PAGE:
Don't Buy In to Cotton's Head Fake

The USDA's recent cotton report was mixed at best. On one hand, the United States is the world's top cotton exporter, and about 25% of that cotton is produced in Texas, where a record drought is threatening to ruin a third of the crop. On the other hand, Australia, the fourth-biggest exporter, is expected to have a record harvest, and global demand seems to be softening somewhat. Clothing retailers live and die by their profit margins, so the uncertainty of cotton supplies deserves some attention.

Don't get your hopes too high
Just a few days after the USDA report, Rabobank, which specializes in food and agriculture financing, warned that investors shouldn't get too excited about a drop in cotton prices, because even if the USDA forecasts are right, supplies will still be close to their lowest in more than 15 years. And the forecasts might be too optimistic, as they assume large production growth in India and China, where the weather and seed planting have been worse than expected, and underestimate the impact of the Texas drought.  

This means that although cotton may not hit its March high again, when it had risen 273% since last July, it's likely to remain expensive. This is bad news for clothing retailers, especially the likes of Aeropostale (NYSE: ARO  ) and Gap (NYSE: GPS  ) , which compete mainly on price, as opposed to higher-margin companies such as Abercrombie & Fitch (NYSE: ANF  ) , which can more freely pass costs on to customers.

The possibility of sustained high prices for cotton has led to certain changes in the industry. More companies are turning to alternatives, whether synthetic or natural, that might offer a cheaper price. For instance, lululemon athletica (NYSE: LULU  ) has seen its margins explode in the past year, as the cost of its synthetic fabrics has remained comparatively stable and the popularity of its products has outweighed any moderate increase in cost.

Other more cotton-dependent companies have turned to natural alternatives. Naturally Advanced Technologies has developed a method of making a cotton-like fabric from flax, which is cheaper and easier to grow. The company is still in the process of commercializing but has already signed deals with the likes of Hanesbrands (NYSE: HBI  ) and Levi Strauss.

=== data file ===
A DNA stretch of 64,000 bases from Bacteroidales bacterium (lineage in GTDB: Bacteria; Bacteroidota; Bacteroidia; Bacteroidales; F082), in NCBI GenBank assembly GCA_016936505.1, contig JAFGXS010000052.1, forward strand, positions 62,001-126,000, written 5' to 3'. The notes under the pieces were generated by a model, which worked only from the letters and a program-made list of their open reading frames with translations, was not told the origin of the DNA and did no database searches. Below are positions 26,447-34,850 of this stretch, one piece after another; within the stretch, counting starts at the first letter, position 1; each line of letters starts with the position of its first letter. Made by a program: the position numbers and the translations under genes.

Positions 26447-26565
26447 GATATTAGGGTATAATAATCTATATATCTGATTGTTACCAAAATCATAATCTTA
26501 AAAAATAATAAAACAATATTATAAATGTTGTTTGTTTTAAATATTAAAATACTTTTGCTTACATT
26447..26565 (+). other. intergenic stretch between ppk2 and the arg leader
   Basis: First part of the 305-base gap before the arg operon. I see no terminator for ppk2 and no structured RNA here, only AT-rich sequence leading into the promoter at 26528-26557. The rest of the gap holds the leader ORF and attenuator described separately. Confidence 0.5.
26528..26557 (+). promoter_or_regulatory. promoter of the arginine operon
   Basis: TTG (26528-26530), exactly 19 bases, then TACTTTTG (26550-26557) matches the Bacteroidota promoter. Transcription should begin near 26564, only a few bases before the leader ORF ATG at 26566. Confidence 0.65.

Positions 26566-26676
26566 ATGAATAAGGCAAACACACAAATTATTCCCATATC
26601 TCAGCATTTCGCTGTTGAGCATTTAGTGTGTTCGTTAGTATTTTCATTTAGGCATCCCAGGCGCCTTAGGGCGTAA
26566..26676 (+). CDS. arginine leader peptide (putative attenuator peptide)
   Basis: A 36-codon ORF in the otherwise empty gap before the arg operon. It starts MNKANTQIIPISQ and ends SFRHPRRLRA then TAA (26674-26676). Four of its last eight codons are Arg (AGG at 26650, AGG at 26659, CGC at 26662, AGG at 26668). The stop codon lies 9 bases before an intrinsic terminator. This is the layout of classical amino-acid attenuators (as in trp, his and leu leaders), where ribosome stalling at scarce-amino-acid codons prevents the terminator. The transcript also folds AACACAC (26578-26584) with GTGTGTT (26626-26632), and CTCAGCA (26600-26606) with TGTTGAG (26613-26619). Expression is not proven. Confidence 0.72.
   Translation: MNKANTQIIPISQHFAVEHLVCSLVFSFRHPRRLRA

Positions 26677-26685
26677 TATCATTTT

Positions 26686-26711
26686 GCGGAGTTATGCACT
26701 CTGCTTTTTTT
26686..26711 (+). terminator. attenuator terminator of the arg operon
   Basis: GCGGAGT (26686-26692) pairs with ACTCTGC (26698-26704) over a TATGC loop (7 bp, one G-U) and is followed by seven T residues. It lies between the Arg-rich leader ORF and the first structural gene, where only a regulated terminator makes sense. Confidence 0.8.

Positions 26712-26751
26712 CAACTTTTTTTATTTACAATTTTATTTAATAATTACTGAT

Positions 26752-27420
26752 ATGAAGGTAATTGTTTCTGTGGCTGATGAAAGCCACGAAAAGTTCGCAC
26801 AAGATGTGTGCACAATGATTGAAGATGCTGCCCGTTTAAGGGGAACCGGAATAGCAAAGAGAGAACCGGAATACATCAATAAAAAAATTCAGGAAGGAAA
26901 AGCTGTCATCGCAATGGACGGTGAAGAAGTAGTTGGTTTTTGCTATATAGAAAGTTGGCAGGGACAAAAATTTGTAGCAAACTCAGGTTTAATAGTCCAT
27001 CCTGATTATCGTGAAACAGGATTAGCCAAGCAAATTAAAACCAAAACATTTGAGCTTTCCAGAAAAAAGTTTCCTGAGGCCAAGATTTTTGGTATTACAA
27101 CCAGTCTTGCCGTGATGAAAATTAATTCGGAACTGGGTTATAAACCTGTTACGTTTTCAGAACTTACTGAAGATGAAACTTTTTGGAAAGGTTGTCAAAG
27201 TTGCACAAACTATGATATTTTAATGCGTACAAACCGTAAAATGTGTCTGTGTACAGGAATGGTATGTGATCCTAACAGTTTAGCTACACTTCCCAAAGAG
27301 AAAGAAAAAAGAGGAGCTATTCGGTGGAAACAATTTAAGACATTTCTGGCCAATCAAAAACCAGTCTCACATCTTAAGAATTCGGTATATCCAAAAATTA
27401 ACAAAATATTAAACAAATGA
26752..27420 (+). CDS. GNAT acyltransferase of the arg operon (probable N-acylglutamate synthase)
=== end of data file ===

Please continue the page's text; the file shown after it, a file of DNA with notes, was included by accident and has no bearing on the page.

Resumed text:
The Foolish bottom line
If you own shares of any clothing retailers, you may be focused on fashion, but you shouldn't ignore the raw costs your companies incur. Add these companies to your watchlist to get all of our Foolish analysis:

Fool contributor Jacob Roche owns shares of Aeropostale and Naturally Advanced Technologies. Check out his Motley Fool CAPS profile or follow his articles using Twitter or RSS.

The Motley Fool owns shares of Gap, Aeropostale, and lululemon athletica. Motley Fool newsletter services have recommended buying shares of lululemon athletica. Try any of our Foolish newsletter services free for 30 days. We Fools don't all hold the same opinions, but we all believe that considering a diverse range of insightsmakes us better investors. The Motley Fool has a disclosure policy.


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  • Report this Comment On July 18, 2011, at 10:32 PM, injewition wrote:

    Great article on why cotton is not a sustainable (economically or environmentally) choice for brands, manufacturers or consumers. I have been following Naturally Advanced Technologies for some time now and they are doing great work. Curious why the author did not list NAT's stock symbol - NADVF.

  • Report this Comment On July 19, 2011, at 11:53 AM, StockCreeper wrote:

    I have done a lot of research on NADVF, and it looks like the real story here...

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